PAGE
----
The first acquisitions related to Eastern Europe, two Croatian Protestant prints in Glagolitic, Cyrillic and Latin letters, came already in 1562 into the personal library of the Brandenburg Elector Joachim II. Until the 18th century, the collection of Eastern European literature grew by occasional gifts and purchases.
Systematic Collection Building
Since the founding of the Berlin University in 1810, the acquisition of Slavic holdings has been pursued more systematically. In the 19th century, the library received numerous Polish-language prints as legal deposit copies from publishers of the Polish minority in Prussia. In 1856, 49 Serbian manuscripts, the Vuk collection, were acquired. In 1874 Vatroslav Jagić was appointed to the newly founded Chair of Slavic Philology in Berlin. Here, as well as later in Petersburg, he rendered outstanding services to the Rossica collection of the library. Between the two world wars there have been extensive exchange relations with the Soviet Union.
Becoming a Special Collection
After 1945, the German State Library (Deutsche Staatsbibliothek, GDR), supported by cultural exchange with Eastern European countries, and the Eastern Europe Department (Staatsbibliothek Preußischer Kulturbesitz, BRD) founded in 1950, ensured the systematic development of collections related to Eastern Europe. With the German reunification the long separated collections were brought together again.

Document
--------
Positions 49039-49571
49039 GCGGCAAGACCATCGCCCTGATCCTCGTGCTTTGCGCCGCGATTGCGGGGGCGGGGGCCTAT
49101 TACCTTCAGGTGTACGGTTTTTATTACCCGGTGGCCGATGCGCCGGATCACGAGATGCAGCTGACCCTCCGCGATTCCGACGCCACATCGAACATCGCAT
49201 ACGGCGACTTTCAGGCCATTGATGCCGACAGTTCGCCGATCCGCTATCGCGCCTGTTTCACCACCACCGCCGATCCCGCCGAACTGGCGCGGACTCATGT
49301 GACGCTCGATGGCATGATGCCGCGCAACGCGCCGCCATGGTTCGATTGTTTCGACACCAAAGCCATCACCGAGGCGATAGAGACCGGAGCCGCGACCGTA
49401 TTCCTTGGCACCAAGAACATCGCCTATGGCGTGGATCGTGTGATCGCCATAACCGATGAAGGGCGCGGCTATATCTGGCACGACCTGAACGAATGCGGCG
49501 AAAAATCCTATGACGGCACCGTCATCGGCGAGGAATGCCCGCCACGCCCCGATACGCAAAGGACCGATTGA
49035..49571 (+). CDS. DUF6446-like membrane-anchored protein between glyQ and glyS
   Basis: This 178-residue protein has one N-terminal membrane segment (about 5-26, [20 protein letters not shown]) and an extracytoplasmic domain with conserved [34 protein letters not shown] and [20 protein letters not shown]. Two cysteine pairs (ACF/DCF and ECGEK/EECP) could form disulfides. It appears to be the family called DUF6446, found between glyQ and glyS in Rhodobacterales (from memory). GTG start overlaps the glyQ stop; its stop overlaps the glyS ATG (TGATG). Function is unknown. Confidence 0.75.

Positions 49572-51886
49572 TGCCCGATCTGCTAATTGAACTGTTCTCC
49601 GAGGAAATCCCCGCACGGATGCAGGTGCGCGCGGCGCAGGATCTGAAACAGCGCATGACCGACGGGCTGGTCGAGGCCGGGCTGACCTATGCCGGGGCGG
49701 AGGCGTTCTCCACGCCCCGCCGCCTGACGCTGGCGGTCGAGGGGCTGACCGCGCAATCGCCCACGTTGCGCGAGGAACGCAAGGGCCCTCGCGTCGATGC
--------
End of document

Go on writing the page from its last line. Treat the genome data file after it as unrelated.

From 1998 to 2015, the Eastern Europe Department, with support of the Deutsche Forschungsgemeinschaft (DFG), was responsible for the expansion of the Special Subject CollectionSlavic Languages, Literatures and Folklore. The Slavistik-Portal was set up for the targeted use of this Specialised Information Service. Since 2016, the Specialist Information Service Slavonic Studies at the Eastern Europe Department is funded by the DFG. The aim of the funding is to provide cutting-edge research with specific subject-related information, conventional and electronic resources, and also to expand innovative and comprehensive services for research and science.
The expansion of regional collections on Eastern Europe on a significant level continues until now.